Ann and Rica’s Excellent Adventure

We’re expecting a bit of snow tonight (a dusting, really), and temperatures are set to drop, so I decided to go out for my annual foray on a nearby moss bluff—several tiers of bluff, actually—where I usually find a few of my Cortinarius dyers. This is part of the “arbutus belt,” a narrow area at a consistent elevation where the conditions are right for the arbutus tree (Arbutus menziesii, also known as madrone). Arbutus wood is iron-hard, and it sheds its paper-like bark each year. These trees resist domestication and are quite picky about where they’ll take root, so I consider myself fortunate to be living among them.

Arbutus bluff

Knowing this hike would involve a bit of a climb, I left Silas, our 12-year-old Golden, behind, as it would have been too much for him. Instead, I invited Rica, our Border Collie mutt, to join me—nothing is too much for her!

I could hear the dermocybes calling, and sure enough, it wasn’t long before I found these little guys camouflaged among the dried leaves.

Cortinarius smithii

We clambered over moss-covered rocks, sweeping back and forth across the bluffs, and soon my little brown paper bag was full, of both the yellow-gilled and red-gilled beauties, and I had to start on another bag.

Yellow-gilled DermocybeCortinarius smithii

Along the way I found a few clumps of orange coral, Ramaria gelatinosum, which only added to the excitement.

Ramaria largentii

It’s probably just as well Silas wasn’t along with us, as he would have been unable to tear himself away from these two discoveries: bones cleaned down to the bone (probably by coyotes) and a nice pile of elk poo (recognized by its large size and the distinctive “thumbprint” in each nugget).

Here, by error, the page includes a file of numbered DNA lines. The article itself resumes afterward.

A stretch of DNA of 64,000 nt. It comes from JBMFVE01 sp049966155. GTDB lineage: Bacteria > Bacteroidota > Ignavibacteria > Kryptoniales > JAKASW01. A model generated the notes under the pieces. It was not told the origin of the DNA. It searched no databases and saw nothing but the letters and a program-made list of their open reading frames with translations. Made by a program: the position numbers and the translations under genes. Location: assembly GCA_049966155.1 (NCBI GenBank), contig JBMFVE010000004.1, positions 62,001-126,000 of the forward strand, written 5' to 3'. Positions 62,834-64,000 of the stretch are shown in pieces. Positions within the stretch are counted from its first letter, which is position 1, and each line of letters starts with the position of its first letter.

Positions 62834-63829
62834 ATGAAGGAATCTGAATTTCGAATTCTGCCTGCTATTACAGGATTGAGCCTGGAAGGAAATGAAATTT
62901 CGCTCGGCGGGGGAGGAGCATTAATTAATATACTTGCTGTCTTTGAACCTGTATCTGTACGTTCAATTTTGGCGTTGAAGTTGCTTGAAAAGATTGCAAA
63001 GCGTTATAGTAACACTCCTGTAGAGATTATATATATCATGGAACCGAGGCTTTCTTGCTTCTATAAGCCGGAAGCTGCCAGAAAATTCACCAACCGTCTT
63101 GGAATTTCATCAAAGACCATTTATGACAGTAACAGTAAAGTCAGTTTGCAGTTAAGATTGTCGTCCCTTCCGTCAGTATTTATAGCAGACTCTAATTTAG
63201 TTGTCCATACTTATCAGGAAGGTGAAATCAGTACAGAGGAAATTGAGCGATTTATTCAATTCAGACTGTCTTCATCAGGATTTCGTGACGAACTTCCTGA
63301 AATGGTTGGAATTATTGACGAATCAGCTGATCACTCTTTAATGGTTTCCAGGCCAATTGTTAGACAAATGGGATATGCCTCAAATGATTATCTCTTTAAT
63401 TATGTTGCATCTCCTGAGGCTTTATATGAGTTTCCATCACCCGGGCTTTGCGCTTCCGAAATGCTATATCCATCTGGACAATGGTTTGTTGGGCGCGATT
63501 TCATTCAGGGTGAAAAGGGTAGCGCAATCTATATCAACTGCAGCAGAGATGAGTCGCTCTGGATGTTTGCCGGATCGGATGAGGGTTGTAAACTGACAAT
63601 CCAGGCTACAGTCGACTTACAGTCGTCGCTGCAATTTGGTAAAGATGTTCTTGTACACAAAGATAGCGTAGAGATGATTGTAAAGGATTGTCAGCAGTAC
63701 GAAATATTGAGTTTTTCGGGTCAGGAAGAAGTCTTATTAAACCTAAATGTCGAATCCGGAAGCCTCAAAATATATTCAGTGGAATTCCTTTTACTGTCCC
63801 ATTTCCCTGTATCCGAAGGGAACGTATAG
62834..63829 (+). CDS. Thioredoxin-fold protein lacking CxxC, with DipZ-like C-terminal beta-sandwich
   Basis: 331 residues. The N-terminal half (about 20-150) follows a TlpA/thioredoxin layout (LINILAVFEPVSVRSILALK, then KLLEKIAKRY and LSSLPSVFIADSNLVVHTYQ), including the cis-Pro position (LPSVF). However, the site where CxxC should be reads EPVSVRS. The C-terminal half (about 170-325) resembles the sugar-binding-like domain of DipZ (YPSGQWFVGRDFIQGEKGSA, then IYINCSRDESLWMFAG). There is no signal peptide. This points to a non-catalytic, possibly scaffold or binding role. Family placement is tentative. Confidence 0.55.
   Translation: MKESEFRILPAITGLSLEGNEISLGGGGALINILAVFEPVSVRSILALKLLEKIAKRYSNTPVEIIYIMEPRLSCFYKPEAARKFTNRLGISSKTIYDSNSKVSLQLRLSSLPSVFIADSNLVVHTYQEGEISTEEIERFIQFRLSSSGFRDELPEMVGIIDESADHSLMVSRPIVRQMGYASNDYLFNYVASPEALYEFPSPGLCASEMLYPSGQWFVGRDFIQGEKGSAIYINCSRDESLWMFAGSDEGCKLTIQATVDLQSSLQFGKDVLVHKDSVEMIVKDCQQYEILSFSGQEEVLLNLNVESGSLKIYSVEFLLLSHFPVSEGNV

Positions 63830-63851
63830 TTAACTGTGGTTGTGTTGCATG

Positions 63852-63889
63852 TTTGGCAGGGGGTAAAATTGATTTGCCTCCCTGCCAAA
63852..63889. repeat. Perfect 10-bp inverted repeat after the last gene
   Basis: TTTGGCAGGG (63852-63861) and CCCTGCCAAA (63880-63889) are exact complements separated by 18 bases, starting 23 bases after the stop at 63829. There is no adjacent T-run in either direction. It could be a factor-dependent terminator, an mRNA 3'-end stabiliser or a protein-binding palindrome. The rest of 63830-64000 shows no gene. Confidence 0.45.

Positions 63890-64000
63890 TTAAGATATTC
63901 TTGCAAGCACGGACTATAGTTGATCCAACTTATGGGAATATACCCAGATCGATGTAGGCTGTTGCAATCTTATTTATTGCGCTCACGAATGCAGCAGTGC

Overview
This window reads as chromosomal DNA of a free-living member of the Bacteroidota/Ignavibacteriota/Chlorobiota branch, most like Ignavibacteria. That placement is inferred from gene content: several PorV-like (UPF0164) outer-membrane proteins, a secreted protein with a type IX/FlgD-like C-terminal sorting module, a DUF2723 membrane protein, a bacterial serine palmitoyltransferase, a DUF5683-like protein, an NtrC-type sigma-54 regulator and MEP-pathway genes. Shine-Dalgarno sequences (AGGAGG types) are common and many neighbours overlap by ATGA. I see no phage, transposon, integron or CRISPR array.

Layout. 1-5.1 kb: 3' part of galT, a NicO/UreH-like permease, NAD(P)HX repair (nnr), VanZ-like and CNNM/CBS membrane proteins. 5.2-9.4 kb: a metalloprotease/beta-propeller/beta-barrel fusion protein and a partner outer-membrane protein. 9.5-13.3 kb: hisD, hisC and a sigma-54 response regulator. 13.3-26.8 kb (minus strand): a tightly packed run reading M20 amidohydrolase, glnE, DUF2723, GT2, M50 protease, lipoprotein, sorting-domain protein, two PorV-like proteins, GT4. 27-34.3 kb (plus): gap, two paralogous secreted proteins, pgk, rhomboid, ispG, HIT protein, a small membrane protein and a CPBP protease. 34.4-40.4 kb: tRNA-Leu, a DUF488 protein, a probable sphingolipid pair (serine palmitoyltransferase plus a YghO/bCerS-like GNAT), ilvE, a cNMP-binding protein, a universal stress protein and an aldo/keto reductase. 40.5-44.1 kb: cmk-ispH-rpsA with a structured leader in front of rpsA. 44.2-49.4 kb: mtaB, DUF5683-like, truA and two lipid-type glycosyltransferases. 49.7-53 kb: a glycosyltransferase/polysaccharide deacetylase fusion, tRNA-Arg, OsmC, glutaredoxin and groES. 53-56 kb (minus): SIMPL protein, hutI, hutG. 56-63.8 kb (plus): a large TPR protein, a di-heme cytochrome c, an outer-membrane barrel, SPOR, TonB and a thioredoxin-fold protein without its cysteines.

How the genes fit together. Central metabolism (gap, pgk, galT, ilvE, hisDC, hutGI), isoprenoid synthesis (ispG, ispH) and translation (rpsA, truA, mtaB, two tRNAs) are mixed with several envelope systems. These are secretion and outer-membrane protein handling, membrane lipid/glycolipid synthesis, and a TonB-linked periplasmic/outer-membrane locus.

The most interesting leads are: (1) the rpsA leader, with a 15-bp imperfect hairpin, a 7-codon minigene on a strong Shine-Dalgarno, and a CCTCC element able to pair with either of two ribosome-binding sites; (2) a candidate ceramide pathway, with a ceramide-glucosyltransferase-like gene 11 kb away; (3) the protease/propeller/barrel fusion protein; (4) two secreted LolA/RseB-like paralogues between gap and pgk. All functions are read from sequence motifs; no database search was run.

Bones

 After two hours of foraging, it was time to return home. But wait—Rica found some excitement of her own! The squirrel teased and chattered and eventually made its way down the other side of the tree. Rica’s doggy brain forgot about it immediately, happy to move on to other discoveries.

Rica trees a squirrel

A perfect afternoon, evidenced by this view of Mixal Lake on our way down to the road and back home.

On the way home

And look what’s in the dehydrator at this very moment:

Ready for drying

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6 thoughts on “Ann and Rica’s Excellent Adventure”

    1. Yeah, I was doing my forest dance when I saw what was out there! Strangely enough, that area provided very few of the dyers last year, which was a banner year for mushrooms elsewhere. Hope you’re doing well, Fran.

    1. Yep, we’re lucky to live where we are. My neighbour and I laugh when our discussions turn to the various kinds of scat we find in our travels – and I always thought “poo talk” was reserved for eight-year-old boys!

  1. When did you go on this hike, Ann. Those fungi are more late summer mushrooms….also, I’m curious about the orange coral. What color does it make? Thanks for sharing about your trees. They’re very beautiful. (You’re in B.C., correct?)

    1. We found all those mushrooms on the same day I posted, November 28. Yes, I live in BC, in the coastal rainforest, where dermocybes start appearing in mid-October but don’t really come into their own until late October/early November. And even after this past week of freezing temperatures (the coldest we got was -4 C) and a bit of snow, I can still expect to find a few in the next few weeks.

      Orange coral gives purple on iron-mordanted fibre. You can see my earlier results at https://shroomworks.wordpress.com/2014/01/03/study-in-purple-2/. I haven’t yet had a chance to try out this year’s harvest, which is waiting in my freezer until I can make time for it.

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